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Health A-Z

Medical Content Created by the Faculty of the
Harvard Medical School

Prevention

Not all migraine headaches can be prevented. However, identifying your headache triggers can help to reduce the frequency and severity of migraine attacks. Common migraine triggers include:

  • Caffeine (either using too much or cutting back on regular use)

  • Certain foods and beverages, including those that contain tyramine (aged cheeses and meats, fermented beverages); sulfites (preserved foods, wines); and monosodium glutamate (MSG), a common flavor enhancer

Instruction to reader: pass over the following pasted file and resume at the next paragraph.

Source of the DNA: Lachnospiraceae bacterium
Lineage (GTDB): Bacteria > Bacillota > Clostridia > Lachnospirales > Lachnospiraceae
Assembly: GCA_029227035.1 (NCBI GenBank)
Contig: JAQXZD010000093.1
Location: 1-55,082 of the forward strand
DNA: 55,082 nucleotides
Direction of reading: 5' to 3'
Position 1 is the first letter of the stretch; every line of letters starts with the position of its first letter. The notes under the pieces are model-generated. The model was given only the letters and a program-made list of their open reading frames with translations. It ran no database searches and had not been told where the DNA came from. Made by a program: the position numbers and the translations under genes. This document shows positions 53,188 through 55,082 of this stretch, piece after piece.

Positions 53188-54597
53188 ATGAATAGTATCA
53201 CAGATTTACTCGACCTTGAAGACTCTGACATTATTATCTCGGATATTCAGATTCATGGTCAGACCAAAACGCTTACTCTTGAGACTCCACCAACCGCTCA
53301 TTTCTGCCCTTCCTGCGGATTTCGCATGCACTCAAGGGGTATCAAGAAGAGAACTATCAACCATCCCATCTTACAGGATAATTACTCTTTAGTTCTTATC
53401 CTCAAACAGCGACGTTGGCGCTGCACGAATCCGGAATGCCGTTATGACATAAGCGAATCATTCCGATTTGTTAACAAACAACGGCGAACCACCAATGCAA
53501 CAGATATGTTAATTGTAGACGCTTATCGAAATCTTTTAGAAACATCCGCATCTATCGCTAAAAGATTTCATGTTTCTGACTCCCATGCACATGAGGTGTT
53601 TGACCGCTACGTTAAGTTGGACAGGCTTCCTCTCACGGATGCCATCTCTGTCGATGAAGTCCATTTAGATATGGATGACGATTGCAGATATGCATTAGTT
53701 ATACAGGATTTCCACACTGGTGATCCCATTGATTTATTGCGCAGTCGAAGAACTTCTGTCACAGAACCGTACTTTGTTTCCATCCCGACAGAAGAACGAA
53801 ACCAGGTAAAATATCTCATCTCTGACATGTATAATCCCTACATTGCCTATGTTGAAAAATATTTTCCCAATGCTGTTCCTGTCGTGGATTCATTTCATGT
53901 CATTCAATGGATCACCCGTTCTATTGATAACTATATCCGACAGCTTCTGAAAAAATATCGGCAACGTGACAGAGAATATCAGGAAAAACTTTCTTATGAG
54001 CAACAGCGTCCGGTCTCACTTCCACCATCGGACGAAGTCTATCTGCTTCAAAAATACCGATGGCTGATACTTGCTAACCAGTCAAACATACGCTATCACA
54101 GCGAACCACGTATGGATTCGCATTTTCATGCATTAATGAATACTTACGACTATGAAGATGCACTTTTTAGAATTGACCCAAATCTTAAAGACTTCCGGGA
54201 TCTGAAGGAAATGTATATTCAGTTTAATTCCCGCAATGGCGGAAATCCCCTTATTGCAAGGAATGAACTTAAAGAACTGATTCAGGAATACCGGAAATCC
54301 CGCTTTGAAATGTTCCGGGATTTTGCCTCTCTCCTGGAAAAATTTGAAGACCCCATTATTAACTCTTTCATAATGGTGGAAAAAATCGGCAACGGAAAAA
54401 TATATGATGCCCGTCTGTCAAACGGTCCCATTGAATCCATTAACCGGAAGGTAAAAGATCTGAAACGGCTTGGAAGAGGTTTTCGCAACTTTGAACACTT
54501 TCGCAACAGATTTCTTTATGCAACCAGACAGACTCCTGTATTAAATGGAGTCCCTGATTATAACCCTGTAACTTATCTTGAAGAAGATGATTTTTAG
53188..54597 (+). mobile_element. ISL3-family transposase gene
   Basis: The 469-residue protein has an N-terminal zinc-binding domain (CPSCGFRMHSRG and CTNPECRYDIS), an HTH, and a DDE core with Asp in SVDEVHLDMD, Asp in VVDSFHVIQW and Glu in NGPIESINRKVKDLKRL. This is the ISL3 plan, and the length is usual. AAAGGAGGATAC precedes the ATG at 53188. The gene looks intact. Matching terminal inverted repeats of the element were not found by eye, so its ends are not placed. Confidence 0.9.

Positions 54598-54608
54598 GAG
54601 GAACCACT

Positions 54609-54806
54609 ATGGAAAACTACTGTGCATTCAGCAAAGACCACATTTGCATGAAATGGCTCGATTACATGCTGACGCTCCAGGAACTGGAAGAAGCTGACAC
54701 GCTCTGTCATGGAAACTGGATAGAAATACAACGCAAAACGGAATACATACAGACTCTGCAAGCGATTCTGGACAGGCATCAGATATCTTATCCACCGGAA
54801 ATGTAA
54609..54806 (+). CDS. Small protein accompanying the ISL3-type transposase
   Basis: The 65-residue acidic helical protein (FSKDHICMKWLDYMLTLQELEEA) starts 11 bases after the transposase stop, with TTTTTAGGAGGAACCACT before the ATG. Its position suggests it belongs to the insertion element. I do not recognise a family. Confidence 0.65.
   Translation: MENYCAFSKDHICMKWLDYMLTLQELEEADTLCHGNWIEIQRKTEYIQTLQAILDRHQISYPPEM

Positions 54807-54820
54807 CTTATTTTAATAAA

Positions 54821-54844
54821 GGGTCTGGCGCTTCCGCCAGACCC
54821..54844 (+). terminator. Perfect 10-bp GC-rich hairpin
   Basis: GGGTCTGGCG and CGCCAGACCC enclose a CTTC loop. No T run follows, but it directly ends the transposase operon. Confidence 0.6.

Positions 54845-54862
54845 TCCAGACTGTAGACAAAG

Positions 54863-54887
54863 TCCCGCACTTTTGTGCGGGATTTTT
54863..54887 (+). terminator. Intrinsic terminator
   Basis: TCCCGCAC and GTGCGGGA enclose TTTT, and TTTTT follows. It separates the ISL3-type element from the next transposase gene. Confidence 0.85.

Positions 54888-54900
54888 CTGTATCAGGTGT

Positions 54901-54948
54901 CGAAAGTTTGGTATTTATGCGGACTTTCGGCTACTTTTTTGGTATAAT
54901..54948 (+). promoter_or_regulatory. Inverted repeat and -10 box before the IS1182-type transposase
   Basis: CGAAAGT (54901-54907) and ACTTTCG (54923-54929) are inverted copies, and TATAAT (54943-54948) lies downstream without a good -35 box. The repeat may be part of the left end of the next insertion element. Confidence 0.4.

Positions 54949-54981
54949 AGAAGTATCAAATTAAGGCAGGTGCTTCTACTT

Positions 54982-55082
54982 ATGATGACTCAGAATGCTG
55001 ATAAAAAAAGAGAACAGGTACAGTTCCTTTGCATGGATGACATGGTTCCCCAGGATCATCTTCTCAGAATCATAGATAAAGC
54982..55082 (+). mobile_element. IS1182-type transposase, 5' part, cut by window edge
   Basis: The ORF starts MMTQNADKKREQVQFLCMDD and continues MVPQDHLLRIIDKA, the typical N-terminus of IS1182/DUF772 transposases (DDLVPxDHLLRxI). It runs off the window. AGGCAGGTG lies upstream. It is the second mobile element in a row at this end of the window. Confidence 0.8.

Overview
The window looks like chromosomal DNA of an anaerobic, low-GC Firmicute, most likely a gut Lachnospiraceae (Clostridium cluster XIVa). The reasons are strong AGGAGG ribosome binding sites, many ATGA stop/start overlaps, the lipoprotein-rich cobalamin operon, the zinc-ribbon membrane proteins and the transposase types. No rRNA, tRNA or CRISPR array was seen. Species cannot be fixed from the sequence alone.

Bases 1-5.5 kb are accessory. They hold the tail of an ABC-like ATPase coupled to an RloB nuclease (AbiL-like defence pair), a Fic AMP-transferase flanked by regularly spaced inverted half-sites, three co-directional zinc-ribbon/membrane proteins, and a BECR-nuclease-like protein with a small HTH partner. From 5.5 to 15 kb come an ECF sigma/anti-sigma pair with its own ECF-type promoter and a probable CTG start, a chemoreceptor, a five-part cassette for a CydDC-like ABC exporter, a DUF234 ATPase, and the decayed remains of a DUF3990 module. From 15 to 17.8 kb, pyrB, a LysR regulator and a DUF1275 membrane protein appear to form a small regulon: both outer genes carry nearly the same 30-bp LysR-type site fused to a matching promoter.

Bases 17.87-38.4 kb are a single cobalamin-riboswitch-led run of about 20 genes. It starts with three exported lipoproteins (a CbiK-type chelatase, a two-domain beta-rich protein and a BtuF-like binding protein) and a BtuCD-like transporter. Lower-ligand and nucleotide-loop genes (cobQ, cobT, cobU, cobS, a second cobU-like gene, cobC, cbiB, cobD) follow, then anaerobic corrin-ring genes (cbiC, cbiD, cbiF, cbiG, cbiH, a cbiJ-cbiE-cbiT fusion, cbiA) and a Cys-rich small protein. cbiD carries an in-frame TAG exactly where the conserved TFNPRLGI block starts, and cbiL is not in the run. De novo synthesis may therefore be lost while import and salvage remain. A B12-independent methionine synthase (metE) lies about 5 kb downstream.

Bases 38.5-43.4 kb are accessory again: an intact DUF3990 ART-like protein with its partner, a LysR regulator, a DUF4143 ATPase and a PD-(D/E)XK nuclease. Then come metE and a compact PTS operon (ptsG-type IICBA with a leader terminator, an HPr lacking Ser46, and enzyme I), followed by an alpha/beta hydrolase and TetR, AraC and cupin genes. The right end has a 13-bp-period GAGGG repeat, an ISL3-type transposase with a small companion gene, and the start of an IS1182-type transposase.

• Stress, or relief from stress

  • Hormone levels (menstrual cycles, hormone-containing medication such as birth control pills or estrogen)

  • Lack of sleep or disrupted sleep patterns

  • Travel or changes in weather or altitude

  • Overuse of pain-relieving medications

Even if you avoid all possible triggers, you are still likely to experience a migraine occasionally. And many people who get migraines have frequent and severe headaches no matter how well they avoid triggers.

Other methods some people have used to decrease their migraine attacks include biofeedback, yoga, acupuncture, massage and regular exercise.

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From Health A-Z, Harvard Health Publications. Copyright 2007 by the President and Fellows of Harvard College. All rights reserved. Written permission is required to reproduce, in any manner, in whole or in part, the material contained herein. To make a reprint request, contact Harvard Health Publications. Used with permission of StayWell.

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